It's the most dramatic makeover ever in the airline industry. One day it's Atlantic Coast Airlines, a highly profitable little feeder service for passengers booked through United and Delta. Then, voila, it's Independence Air, a new low-price airline with $350 million in the bank, a fleet of refurbished regional jets and 15,000 seats to fill each and every day.

This is great news for Washington. With 300 flights a day planned, Independence has turned Dulles into a major low-fare airport and jeopardized Washington's status as one of the most expensive (read profitable) airline markets in the country. Most Washington area residents looking for bargain fares can finally be spared the traffic hassles and anxieties of getting to BWI and the terminal gridlock once they get there. And in the never-ending campaign to attract businesses and visitors to Washington, the prospect of more flights and lower fares is far more important to the local economy than luring a Major League Baseball team or building an oversize new convention center hotel.

That said, this is anything but a slam dunk for chief executive Kerry Skeen and his Independence team.

Unlike other airline start-ups, Independence Air doesn't have to prove to customers that it can operate an airline safely and reliably. But unlike a start-up, it doesn't have the luxury of beginning slowly, picking off the low-hanging fruit and seeing how things develop. In this case, there are nearly 100 planes in the Independence fleet that it has to find a profitable use for right off the bat.

It is also true that Independence has the good fortune of competing most directly against US Airways and United, both of which have weak balance sheets and higher-than-average operating costs. But the odds are that plenty of new competition is on the way. Other airlines have already made arrangements to replace some of the regional feeder service that Atlantic Coast used to provide. And any early sign of Independence's success will invite other low-cost airlines, such as JetBlue or AirTran, to expand service at Dulles.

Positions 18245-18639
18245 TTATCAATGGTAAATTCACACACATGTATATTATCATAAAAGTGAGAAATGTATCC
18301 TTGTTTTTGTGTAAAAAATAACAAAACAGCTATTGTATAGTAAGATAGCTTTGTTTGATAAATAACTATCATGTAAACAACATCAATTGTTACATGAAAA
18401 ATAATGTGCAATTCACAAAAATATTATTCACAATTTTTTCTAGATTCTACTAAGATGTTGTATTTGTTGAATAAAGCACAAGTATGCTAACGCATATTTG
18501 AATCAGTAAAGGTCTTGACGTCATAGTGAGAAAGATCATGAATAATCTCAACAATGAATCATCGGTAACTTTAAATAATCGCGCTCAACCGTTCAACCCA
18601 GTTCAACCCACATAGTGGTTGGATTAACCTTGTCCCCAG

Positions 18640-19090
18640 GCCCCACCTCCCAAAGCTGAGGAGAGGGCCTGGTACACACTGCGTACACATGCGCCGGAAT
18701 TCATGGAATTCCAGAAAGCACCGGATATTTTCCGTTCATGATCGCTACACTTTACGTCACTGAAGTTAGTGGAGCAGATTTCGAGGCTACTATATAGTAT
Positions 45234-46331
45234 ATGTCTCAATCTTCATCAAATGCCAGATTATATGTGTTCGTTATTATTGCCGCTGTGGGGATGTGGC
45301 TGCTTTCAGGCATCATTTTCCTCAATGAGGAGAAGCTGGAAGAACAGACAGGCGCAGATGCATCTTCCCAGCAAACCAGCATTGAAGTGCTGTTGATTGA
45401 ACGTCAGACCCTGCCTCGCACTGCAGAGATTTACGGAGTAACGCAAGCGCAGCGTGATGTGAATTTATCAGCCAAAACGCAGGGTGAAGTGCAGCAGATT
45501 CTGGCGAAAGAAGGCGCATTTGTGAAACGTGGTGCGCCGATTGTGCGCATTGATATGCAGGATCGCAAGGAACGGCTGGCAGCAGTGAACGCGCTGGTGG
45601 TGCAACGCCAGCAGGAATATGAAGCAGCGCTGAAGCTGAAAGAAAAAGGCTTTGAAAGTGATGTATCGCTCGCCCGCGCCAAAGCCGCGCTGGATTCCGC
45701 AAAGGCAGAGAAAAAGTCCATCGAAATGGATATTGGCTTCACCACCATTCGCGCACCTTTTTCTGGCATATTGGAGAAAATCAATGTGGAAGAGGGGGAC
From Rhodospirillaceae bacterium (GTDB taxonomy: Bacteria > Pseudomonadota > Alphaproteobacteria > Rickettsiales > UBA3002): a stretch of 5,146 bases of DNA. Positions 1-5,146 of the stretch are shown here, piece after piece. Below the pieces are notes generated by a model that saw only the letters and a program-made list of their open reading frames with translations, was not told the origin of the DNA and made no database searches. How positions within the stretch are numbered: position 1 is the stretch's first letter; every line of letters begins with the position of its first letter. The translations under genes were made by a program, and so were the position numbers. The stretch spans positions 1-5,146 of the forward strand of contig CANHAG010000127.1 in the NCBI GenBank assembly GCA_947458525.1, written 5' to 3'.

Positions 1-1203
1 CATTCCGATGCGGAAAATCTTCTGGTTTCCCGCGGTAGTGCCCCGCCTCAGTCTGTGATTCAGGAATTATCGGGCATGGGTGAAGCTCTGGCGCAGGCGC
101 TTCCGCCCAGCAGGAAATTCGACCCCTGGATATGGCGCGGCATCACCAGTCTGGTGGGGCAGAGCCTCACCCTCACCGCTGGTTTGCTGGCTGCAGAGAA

Nor is it simply other airlines that Independence has to contend with. In this era of the Internet, hotels and airlines are also locked in a battle with "third party distributors" -- Web sites such as Orbitz and Expedia -- over who will have the primary relationship with the customer and who will enjoy the upper hand in controlling inventory and pricing. Like some other low-cost carriers, Independence is determined not to list its flights on these sites or on travel agents' computers, both of which require it to pay commissions of up to $20 per ticket. Instead, it is investing a more limited amount of marketing money in clever advertising aimed at driving customers to its own Web site and phone banks.

But the convenience of one-stop price comparisons offered by middlemen is particularly alluring to the price-sensitive market that Independence has targeted. While Southwest may be big enough to go it alone, my guess is that Independence will be forced to make some sort of accommodation if it is to put enough fannies in those new leather seats to reach the 70 percent load factor built into its business plan.

Indeed, it is clear that Independence differs in a number of important ways from other low-fare carriers. Because it starts out flying smaller planes over shorter distances, its operating costs are higher. At the same time, its determination to offer frequent service to smaller markets means that it is counting not just on passengers traveling to and from Washington, but also on large numbers passing through its Dulles hub on the way to other cities it serves. Whether it is possible to maintain the economics of a low-fare, point-to-point carrier while meeting the operational demands of a hub-and-spoke structure is yet to be demonstrated.

One thing you can be sure of, however: The launch of Independence is the opening shot of a bloody battle for the Washington market that will dramatically lower fares, boost traffic and, in the end, lead to the demise of at least one carrier and the tactical retreat of several others. An industry that has suffered from endemic overcapacity is about to have even more.